If congress cannot settle on a budget to keep the federal government operating past midnight on Friday, April 8, the U.S. Mint and the Bureau of Engraving and Printing will continue to operate. Even though both agencies are bureaus under the Department of the Treasury, both are funded through their respective Public Enterprise Funds. The Public Enterprise Funds contains the seignorage (profits) made from the manufacture of the money.

Although Treasury Department has not made any official announcements, the U.S. Mint did send a note to their employees in February. U.S. Mint employees were told that “unless specifically instructed otherwise, United States Mint employees are required to report to work as usual even if there is a government-wide shutdown.”

Regardless of what the non-federal political leaders say, the Washington, D.C. area is a essentially a company town. In addition to the agencies based in the District, there is a significant federal presence in Maryand and Virginia that will impact the communities where they are located. A shutdown will affect the area as far north as Baltimore, Fredericksburg to the south, and many border towns in West Virginia that host “remote” federal facilities. This does not include the commercial contractors that provide support and services to many federal agencies. I saw one estimate that said 80-percent of the DC Metro Area would be affected by a government shutdown.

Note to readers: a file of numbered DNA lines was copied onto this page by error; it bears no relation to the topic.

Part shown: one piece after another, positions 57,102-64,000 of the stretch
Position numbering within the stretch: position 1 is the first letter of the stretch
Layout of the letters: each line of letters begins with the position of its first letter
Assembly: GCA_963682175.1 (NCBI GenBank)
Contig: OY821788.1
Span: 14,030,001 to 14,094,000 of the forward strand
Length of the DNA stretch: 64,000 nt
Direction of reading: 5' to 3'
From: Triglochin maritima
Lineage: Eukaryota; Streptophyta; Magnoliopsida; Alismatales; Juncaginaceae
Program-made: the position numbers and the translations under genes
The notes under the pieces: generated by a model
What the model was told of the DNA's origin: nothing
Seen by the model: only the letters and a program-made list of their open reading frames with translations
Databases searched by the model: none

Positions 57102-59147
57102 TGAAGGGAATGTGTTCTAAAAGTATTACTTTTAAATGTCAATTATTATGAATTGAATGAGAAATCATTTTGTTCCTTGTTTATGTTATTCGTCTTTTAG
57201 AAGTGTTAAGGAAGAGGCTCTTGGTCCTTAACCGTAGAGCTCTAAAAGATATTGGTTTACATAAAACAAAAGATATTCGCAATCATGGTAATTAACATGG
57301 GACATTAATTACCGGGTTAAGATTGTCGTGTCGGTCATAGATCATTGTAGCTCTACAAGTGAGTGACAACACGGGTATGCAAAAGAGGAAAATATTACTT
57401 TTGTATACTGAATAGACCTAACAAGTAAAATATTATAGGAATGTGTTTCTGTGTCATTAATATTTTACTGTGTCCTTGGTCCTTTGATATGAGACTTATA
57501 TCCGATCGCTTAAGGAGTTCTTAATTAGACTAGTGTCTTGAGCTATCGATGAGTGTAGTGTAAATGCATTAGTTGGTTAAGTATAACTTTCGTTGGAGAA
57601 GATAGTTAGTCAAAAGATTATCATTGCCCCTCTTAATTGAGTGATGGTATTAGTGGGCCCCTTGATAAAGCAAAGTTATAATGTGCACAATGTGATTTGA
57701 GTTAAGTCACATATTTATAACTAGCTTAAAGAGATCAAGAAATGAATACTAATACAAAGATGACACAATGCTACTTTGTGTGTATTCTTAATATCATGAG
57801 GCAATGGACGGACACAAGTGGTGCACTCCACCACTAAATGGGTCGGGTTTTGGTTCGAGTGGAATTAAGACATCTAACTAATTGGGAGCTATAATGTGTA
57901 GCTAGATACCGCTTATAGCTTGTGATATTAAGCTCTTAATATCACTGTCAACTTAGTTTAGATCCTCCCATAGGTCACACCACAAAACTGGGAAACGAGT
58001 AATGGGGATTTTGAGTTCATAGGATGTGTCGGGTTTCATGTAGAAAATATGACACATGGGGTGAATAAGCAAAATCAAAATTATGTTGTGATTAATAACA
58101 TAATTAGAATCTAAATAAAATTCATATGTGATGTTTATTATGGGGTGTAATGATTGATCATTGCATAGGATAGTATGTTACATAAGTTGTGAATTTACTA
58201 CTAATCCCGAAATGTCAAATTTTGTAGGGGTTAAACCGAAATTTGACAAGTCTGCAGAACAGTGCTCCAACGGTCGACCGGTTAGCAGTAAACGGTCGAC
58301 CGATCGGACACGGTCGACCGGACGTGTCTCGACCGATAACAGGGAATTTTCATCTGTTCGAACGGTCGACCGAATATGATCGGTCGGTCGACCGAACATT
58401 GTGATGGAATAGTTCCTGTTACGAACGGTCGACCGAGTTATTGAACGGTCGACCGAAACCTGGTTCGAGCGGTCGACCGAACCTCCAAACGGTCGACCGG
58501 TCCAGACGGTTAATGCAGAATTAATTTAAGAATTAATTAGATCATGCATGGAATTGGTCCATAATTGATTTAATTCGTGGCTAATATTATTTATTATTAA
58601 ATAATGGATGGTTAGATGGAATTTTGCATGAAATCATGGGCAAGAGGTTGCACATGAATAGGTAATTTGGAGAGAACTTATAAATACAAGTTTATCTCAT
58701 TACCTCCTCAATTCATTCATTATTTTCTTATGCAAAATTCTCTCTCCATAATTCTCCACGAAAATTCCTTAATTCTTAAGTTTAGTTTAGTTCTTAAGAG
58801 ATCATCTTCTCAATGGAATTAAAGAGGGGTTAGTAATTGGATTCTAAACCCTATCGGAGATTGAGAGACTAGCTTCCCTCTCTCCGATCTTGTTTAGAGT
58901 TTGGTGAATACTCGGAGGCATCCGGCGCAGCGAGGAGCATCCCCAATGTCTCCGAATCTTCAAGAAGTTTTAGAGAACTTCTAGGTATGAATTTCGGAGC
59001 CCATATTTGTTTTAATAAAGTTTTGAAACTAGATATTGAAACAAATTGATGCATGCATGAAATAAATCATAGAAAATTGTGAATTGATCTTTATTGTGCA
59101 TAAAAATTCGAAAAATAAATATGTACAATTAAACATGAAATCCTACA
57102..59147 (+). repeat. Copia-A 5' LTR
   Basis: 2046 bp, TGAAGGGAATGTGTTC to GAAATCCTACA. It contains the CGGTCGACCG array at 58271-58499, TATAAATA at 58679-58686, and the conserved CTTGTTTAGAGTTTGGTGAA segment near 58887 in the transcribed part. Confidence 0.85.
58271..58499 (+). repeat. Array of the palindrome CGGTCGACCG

I know I am not objective on this subject because it is personal. Not only will a government shutdown hurt the economy of everyone in the region, but it can affect me personally. Since my current project is essential in the long term it is not essential for the short term operations of the government. This means I could be furloughed with my colleagues a lot of other people in a similar situation.

Television news shows us stories about the small towns that lost its mill, plant, or factory and its economy crashes. The stories are all the same, the facility closes and the small town of a few thousand is devastated—almost to the point of turning it into a ghost town. If that happened to an area with over 5.5 million people, what will be the economic impact to the entire nation?

While I agree that we need to fix the budget, get rid of government waste, and figure out how to get out of debt for the overall economic health of the nation, drastic measures are not the way to do it. Very few people can kick any habit “cold turkey” and neither can the government. It will just bring pain and suffering to the people who will not have the money manufactured by the U.S. Mint and BEP to circulate in the economy necessary to promote growth.

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